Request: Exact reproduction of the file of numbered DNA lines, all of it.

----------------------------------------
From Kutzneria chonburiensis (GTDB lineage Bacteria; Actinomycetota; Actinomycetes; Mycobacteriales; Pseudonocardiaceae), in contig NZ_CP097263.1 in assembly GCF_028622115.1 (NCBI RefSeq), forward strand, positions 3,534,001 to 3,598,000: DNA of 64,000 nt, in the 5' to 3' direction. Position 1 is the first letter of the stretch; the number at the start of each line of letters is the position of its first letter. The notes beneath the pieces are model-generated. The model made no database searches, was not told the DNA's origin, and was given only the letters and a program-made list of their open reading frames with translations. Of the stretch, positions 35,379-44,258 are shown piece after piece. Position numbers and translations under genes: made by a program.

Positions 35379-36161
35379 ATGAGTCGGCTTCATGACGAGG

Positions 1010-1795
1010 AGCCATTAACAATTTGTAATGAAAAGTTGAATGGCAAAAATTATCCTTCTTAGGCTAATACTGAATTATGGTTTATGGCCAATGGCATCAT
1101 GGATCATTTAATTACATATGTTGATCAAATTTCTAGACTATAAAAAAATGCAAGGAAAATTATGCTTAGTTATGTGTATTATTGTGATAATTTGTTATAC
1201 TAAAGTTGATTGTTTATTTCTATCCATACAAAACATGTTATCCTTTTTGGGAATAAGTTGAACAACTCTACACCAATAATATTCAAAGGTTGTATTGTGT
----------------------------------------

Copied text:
From Kutzneria chonburiensis (GTDB lineage Bacteria; Actinomycetota; Actinomycetes; Mycobacteriales; Pseudonocardiaceae), in contig NZ_CP097263.1 in assembly GCF_028622115.1 (NCBI RefSeq), forward strand, positions 3,534,001 to 3,598,000: DNA of 64,000 nt, in the 5' to 3' direction. Position 1 is the first letter of the stretch; the number at the start of each line of letters is the position of its first letter. The notes beneath the pieces are model-generated. The model made no database searches, was not told the DNA's origin, and was given only the letters and a program-made list of their open reading frames with translations. Of the stretch, positions 35,379-44,258 are shown piece after piece. Position numbers and translations under genes: made by a program.

Positions 35379-36161
35379 ATGAGTCGGCTTCATGACGAGG

Positions 1010-1795
1010 AGCCATTAACAATTTGTAATGAAAAGTTGAATGGCAAAAATTATCCTTCTTAGGCTAATACTGAATTATGGTTTATGGCCAATGGCATCAT
1101 GGATCATTTAATTACATATGTTGATCAAATTTCTAGACTATAAAAAAATGCAAGGAAAATTATGCTTAGTTATGTGTATTATTGTGATAATTTGTTATAC
1201 TAAAGTTGATTGTTTATTTCTATCCATACAAAACATGTTATCCTTTTTGGGAATAAGTTGAACAACTCTACACCAATAATATTCAAAGGTTGTATTGTGT